District Court Ruling Seeks to Expand Contraceptive Mandate Exception

A new ruling out of the U.S. District Court for the District of Columbia would expand the types of organizations that can opt out of providing employees with coverage for contraceptives. The Affordable Care Act (ACA) requires that group health insurance plans cover one method of each of the 18 Food and Drug Administration-approved types of contraceptives to be considered ACA-compliant. However, the 2014 Supreme Court decision in Burwell v. Hobby Lobby established an exception to that rule by allowing non-profit and closely held for-profit companies with religious objections to apply for an exemption from providing such coverage.

Now U.S. District Judge Richard J. Leon has ruled in March For Life v. Burwell that a secular organization with non-religious conscientious objection to providing contraception coverage should be able to opt out of providing that coverage, too. Additionally, the judge concluded that because the contraceptive mandate “makes it impossible for [March for Life employees] to purchase a health insurance plan that does not include coverage of contraceptives to which they object,” the mandate also “imposes a substantial burden on [employees’] exercise of religion.”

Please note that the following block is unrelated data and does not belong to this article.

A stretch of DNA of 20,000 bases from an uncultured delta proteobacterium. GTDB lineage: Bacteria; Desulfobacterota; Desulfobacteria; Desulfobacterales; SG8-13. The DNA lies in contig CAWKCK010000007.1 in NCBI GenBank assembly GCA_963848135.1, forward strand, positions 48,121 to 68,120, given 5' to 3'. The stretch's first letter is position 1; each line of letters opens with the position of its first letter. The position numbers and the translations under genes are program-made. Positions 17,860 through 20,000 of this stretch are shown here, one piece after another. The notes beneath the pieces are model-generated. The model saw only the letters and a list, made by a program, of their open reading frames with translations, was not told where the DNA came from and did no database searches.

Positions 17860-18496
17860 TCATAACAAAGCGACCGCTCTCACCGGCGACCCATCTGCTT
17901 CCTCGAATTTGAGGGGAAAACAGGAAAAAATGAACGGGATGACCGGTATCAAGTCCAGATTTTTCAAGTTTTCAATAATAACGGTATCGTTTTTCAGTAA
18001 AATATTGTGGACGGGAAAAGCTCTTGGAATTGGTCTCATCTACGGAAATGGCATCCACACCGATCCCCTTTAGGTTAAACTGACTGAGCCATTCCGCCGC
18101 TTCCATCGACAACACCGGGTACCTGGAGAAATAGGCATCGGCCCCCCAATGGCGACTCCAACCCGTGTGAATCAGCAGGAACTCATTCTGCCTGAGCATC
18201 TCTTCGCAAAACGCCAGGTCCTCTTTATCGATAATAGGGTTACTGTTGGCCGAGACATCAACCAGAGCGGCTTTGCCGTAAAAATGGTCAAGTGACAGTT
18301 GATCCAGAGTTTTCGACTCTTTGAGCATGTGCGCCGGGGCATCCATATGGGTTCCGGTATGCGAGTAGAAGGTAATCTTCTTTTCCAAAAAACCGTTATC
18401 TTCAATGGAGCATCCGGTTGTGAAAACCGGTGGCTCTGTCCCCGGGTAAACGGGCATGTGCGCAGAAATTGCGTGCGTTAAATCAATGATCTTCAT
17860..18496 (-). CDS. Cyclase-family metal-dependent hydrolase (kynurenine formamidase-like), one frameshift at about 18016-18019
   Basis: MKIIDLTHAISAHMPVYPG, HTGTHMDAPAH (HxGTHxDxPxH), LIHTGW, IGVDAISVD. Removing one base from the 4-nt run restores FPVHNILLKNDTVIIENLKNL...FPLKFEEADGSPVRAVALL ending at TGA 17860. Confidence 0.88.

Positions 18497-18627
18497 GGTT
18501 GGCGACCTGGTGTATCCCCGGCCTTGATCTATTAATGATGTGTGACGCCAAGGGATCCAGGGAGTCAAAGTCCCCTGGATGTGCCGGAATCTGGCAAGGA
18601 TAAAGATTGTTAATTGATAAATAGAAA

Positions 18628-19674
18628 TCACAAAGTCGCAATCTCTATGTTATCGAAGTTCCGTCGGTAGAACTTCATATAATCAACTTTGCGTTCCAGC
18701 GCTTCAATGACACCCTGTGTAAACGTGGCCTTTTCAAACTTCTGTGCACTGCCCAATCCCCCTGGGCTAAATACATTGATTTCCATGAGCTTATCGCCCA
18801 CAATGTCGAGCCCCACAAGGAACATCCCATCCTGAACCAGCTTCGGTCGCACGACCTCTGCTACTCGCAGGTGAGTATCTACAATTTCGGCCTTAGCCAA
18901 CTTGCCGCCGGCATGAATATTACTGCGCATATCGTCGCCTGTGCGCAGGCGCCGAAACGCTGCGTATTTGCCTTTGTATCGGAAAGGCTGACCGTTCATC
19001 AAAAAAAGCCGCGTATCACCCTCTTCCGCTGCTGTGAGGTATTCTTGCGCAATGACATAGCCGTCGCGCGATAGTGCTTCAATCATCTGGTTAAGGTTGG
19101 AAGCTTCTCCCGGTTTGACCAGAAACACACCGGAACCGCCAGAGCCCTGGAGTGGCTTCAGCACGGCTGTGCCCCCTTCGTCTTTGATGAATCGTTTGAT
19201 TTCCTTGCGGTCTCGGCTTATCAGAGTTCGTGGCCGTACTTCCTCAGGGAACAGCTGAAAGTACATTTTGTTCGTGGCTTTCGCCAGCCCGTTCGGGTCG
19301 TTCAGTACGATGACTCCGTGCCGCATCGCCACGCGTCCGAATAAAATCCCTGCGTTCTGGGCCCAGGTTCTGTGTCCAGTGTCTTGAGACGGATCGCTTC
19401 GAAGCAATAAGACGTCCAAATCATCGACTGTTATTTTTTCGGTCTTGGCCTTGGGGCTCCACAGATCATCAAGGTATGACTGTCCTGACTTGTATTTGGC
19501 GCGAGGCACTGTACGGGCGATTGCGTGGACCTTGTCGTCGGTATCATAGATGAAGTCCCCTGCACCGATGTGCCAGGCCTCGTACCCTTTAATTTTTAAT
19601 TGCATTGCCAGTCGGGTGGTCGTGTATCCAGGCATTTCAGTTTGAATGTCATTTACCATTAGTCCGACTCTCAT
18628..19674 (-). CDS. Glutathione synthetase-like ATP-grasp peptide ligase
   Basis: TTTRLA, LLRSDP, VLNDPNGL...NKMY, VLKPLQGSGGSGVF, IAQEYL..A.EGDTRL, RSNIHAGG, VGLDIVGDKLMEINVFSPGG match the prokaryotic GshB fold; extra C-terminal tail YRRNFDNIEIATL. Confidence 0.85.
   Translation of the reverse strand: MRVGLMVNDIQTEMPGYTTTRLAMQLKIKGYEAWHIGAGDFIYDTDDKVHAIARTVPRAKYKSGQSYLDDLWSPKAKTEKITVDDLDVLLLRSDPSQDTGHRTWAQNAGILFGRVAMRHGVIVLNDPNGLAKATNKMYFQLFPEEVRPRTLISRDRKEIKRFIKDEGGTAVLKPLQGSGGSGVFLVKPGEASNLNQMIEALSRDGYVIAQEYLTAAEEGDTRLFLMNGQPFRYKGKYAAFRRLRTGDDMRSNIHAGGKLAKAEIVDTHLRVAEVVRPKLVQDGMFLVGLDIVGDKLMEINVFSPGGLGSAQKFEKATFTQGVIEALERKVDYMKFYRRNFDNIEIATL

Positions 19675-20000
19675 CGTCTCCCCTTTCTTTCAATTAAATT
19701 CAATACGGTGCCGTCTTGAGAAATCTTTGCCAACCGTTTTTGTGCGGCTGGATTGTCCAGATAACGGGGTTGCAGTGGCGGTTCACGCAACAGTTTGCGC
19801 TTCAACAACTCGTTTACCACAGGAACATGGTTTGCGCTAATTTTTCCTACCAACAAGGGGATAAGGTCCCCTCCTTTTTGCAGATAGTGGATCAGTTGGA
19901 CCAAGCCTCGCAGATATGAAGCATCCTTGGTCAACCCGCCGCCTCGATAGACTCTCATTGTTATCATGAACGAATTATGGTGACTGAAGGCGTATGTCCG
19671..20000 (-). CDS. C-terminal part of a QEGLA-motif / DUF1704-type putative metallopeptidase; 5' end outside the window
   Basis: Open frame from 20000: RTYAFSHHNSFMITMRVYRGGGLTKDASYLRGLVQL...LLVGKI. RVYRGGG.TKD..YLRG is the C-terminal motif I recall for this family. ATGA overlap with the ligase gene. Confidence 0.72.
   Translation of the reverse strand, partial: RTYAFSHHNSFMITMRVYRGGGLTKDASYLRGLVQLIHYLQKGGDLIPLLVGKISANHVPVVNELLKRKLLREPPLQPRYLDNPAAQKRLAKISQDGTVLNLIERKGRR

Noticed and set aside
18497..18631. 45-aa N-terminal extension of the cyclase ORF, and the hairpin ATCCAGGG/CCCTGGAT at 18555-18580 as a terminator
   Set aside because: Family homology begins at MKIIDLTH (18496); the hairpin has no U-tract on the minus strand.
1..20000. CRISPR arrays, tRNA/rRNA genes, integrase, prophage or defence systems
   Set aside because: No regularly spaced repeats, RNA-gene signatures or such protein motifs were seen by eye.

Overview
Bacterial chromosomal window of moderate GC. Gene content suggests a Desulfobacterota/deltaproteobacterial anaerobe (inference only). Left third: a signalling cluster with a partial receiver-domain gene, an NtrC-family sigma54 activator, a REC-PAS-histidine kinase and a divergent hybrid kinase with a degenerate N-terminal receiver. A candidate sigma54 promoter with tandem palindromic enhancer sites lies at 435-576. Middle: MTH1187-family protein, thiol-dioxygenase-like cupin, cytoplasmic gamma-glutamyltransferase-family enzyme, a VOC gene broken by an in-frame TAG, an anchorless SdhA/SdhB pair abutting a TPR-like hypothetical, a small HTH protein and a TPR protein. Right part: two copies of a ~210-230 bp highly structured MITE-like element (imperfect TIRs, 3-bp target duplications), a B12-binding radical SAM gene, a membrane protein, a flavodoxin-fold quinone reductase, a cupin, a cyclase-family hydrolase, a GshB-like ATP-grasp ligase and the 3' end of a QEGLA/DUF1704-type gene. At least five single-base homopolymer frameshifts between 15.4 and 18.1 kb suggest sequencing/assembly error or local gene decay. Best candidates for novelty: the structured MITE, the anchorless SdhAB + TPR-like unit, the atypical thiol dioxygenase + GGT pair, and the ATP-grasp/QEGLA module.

The government is expected to appeal the ruling, and secular organizations that wish to opt out of providing contraceptive coverage, as well as organizations that employ workers with objections to contraceptive coverage, should watch as it progresses through the courts.

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